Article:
How One Manga's Death Led To The Birth Of Akira

Katsuhiro Otomo is best known for his groundbreaking cyberpunk manga "Akira," along with its 1988 feature film adaptation which he co-wrote and directed. "Akira" is not only a massive influence in the world of animation, but it also served as the foothold for anime in the United States. But the origins of "Akira" lie in another manga that Otomo wrote but never completed, and the experiences on that manga had a major influence on the artist's vision for "Akira."

In 2019, Kodansha Comics — who published the entire run of "Akira" — held an interview with Otomo for its 10th anniversary. During the interview, Otomo talking about the experiences behind his first manga, "Fireball." Originally published in 1979, "Fireball" centers on a group of revolutionaries whose leader is attempting to rescue his older brother, who possesses psychic abilities. Many elements from "Fireball" would make their way into "Akira," including characters with psychic power and Tokyo being transformed into a high-tech dystopia. Where the two differ is their ending — or rather, a lack of an ending in the case of "Fireball."

The best laid plans of mice and manga artists

Otomo confirmed during the Kodansha interview that "Akira" was mainly born out of his frustration with the "Fireball" ending, which didn't exactly go as he planned. Said ending would have featured the titular brothers fighting against a massive supercomputer, with their powers generating immense heat due to the psychic energy they were radiating — hence the fireball of the title. The manga finally ended with the two brothers hovering over the Earth and talking about their past lives. Otomo has spoken about how he intended to go back and complete "Fireball" — in addition to rewriting the manga's climax — but by that time he was deep in creating "Akira."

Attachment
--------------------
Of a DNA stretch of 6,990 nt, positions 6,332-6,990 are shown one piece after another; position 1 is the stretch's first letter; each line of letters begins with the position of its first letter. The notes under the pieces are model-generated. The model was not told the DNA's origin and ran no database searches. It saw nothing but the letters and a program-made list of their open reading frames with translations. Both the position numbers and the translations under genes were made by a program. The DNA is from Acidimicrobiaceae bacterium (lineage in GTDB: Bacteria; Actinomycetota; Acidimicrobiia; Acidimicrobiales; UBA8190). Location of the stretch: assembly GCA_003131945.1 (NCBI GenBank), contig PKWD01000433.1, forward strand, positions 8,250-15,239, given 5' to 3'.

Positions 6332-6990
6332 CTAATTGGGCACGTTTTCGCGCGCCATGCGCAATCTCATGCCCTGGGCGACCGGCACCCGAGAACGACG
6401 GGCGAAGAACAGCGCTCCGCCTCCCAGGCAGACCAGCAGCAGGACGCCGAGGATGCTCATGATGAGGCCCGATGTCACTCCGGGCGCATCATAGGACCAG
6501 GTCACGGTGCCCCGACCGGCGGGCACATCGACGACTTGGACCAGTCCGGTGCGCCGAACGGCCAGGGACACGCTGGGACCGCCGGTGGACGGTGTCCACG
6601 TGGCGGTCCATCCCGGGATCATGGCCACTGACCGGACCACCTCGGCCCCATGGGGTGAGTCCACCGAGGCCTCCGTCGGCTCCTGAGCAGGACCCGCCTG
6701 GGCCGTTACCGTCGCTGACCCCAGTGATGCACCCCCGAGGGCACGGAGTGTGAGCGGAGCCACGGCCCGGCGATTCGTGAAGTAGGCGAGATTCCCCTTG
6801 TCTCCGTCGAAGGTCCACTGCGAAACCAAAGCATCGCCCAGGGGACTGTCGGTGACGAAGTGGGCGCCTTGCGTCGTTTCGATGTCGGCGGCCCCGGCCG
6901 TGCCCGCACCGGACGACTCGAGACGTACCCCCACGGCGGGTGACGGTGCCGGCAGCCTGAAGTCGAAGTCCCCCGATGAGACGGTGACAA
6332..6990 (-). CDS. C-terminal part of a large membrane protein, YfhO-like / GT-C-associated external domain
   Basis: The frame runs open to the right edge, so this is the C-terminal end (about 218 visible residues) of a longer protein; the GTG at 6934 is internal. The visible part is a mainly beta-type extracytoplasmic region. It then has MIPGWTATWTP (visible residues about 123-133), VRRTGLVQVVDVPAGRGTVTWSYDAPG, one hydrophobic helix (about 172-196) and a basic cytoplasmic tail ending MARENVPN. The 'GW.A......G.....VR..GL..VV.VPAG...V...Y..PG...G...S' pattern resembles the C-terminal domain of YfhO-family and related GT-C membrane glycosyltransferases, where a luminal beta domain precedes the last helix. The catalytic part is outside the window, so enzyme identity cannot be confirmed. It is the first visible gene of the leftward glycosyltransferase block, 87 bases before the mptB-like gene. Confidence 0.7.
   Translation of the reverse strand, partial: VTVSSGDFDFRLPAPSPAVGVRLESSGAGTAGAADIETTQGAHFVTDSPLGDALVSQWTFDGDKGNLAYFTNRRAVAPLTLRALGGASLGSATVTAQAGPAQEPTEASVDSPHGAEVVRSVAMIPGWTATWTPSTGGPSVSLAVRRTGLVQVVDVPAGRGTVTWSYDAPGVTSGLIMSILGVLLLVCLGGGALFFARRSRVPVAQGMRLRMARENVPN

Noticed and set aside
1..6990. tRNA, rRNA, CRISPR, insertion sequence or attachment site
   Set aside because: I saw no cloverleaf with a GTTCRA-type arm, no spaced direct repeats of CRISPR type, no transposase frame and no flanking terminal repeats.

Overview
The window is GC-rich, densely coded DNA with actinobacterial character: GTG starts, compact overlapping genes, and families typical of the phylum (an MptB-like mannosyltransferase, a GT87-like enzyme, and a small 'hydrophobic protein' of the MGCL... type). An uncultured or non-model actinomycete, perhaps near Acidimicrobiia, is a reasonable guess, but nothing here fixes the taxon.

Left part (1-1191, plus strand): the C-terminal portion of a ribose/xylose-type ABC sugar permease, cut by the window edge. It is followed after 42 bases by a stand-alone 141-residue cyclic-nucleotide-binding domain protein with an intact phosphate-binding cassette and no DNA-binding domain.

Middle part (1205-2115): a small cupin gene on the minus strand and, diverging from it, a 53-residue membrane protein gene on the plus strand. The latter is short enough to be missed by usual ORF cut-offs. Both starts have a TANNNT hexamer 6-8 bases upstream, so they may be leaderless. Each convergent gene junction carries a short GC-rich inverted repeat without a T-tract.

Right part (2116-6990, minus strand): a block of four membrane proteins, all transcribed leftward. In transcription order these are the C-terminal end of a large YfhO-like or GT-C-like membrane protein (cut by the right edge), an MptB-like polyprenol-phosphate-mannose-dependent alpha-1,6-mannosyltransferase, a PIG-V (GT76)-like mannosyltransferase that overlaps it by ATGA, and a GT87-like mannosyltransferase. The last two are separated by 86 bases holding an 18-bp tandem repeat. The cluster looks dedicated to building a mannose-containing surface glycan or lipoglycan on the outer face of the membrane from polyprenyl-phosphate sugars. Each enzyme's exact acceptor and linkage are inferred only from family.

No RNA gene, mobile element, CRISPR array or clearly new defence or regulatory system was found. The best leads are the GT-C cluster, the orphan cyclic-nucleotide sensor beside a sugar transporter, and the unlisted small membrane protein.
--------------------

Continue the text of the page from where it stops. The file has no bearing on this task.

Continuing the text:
I think, once I rewrote the ending, I would feel compelled to write the whole thing, and rather than rehash old material, I always want to be involved in doing something new. Plus, by this time, I was writing Akira. I figured that what I had wanted to do with Fireball, I would do with Akira.

All's well that ends well

The disappointment with the ending of "Fireball" also pushed Otomo into a new creative space while he was working on "Akira" — and unlike its predecessor, it was a story that managed to reach its intended conclusion.

Due to a lack of preparation, I had to bring Fireball to a hurried end without the finale I had in mind, so I didn't want to repeat that disappointment. You could say that Akira was born from the frustration I had about that at the time. The story's different from Fireball, but I wanted to build it up in the same way, so I went into more story detail in my preparations for Akira.

And unlike "Fireball," Otomo confirmed that he also had the ending for "Akira" locked in mind, which only underwent minimal changes during its publication. The end result? A manga series and anime film that not only stood the test of time, but also influenced countless other creators over the years. Otomo even plans to craft a sequel series to "Akira" – here's hoping he has a smoother time with the creative process.